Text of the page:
Tonight I went to my second yoga class this week. This was after having taken seven months off of yoga, training for a marathon, getting injured and completely out of shape, going to physical therapy, and then (currently) making the arduous uphill climb back to some semblance of fitness. So you can imagine, it was an experience, and I'm not ashamed to admit that at many points I hated it.
Because no, I this is not relaxing. I do not feel my breath. I am not into the flow. And I have no idea where my inner peace is, but I seriously doubt I'm going to find it in a room full of Lululemon-clad women with the city sounds of sirens and street noise serenading us from the sidewalk.
But I go to yoga anyways. Because my back needs twisting, my hips need opening, and oh my goodness could my hamstrings and calves be any tighter??? I go because it's good for me. Forcing me to stretch for an extended period of time. Improving my core strength and stabilizing muscles and all those things that will make me better at running and (most importantly) will decrease my chances of getting injured.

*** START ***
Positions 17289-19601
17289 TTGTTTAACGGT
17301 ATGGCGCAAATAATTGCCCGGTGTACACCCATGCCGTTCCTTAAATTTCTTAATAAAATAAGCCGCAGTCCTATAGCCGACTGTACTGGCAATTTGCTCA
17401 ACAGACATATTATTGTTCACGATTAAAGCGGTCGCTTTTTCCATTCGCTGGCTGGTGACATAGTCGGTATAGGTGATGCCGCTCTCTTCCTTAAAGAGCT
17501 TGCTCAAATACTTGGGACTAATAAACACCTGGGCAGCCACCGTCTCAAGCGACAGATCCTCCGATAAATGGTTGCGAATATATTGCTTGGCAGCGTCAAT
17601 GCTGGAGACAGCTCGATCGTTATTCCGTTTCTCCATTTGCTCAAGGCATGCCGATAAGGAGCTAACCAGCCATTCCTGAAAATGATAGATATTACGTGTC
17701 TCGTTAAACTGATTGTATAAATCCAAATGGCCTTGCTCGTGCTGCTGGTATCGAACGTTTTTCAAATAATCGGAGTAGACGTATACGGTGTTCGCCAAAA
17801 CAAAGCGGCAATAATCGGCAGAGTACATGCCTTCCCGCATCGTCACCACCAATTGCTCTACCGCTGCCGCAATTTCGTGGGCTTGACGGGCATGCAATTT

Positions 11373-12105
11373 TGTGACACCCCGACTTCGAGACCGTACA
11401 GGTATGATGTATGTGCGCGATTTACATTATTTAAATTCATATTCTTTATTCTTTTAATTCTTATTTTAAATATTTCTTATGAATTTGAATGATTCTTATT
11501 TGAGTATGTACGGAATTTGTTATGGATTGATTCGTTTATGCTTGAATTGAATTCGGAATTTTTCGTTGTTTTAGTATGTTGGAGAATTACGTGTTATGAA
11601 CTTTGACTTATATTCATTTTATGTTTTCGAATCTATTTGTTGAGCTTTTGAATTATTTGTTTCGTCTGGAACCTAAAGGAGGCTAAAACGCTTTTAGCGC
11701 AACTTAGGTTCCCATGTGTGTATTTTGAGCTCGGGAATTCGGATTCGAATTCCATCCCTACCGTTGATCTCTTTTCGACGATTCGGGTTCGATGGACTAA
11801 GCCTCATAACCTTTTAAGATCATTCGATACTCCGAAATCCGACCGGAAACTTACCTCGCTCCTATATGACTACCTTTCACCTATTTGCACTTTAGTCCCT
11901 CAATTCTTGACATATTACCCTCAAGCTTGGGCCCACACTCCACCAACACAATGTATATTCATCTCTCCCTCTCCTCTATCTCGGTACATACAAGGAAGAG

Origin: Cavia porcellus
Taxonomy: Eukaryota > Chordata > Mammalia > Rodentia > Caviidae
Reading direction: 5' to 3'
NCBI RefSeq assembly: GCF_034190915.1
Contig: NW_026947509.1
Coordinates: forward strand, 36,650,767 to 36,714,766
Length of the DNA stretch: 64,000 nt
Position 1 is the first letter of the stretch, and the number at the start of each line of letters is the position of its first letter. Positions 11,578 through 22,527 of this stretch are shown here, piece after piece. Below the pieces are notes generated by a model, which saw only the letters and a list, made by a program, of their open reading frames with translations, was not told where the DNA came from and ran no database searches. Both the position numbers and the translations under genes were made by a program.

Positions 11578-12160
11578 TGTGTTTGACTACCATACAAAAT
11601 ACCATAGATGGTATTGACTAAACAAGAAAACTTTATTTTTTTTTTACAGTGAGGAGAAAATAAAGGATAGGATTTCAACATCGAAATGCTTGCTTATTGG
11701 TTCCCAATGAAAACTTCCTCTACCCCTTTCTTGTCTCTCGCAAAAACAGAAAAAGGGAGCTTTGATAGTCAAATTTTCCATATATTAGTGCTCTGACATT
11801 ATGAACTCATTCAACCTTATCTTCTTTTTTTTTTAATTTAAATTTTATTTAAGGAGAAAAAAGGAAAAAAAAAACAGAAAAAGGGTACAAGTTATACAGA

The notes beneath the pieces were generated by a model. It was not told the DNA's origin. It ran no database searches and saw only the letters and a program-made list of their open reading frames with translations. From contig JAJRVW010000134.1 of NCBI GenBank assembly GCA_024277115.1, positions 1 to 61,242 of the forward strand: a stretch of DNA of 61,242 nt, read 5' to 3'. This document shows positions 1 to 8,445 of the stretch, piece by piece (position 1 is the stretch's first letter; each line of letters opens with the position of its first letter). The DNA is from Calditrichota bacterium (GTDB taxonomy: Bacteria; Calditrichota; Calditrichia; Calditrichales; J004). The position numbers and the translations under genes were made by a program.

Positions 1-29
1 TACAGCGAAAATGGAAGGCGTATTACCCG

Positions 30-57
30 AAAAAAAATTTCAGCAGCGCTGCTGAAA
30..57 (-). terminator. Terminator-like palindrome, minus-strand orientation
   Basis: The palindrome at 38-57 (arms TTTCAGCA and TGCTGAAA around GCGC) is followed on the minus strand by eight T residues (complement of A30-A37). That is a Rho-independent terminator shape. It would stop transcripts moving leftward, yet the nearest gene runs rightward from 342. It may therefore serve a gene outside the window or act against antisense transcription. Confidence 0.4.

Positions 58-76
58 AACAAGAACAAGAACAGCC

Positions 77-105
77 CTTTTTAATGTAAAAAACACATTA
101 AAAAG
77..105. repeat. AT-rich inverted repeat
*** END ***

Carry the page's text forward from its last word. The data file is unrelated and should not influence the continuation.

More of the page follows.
But do I like it? At all? Today in class, while we were supposed to be clearing our minds, I thought about this...
So I've always had mixed feelings. I was not a fan in high school and college, but then I came to like Bikram when I first moved to DC. From Bikram I moved on to try other forms of yoga, and oftentimes enjoyed them too.
Last fall when my back was a mess, I went to yoga multiple times per week because it was pretty much the only exercise I could do: vinyasa flow, power yoga, bootcamp yoga -- you name it I was in. And I liked it. I liked the noticeable improvement from week to week. I liked how strong it made me feel, like my body could and would do whatever I wanted (within reason, let's not get crazy). I liked how I felt so in control of my movements. Want me to hold that pose forever? Sure. Oh so now my leg goes here? Yeah no prob. Another chaturanga (yoga push-up)? On it.
Of course I will never be a yogi-master, nor do I want to be. There are some ways my body just does not bend, and poses I doubt I will ever be able to do -- i.e., I have no interest in headstands or arm balances, and I don't care to master side-crow or dragonfly.
But I do want to get to the point that feels reasonably not terrible.
So are you ready for the secret? People talk about yoga like it's oh so great immediately and always, but like any sport or athletic endeavor, it takes time to get in shape. To get used to the movements. To know what's up in both your head and in your muscles. And just like running, once you get in shape, that is when it starts to feel really good.
In conclusion, despite the pure torture stretching and holding and balancing and holding will be for a bit, I'm on the yoga train for the summer. Namaste.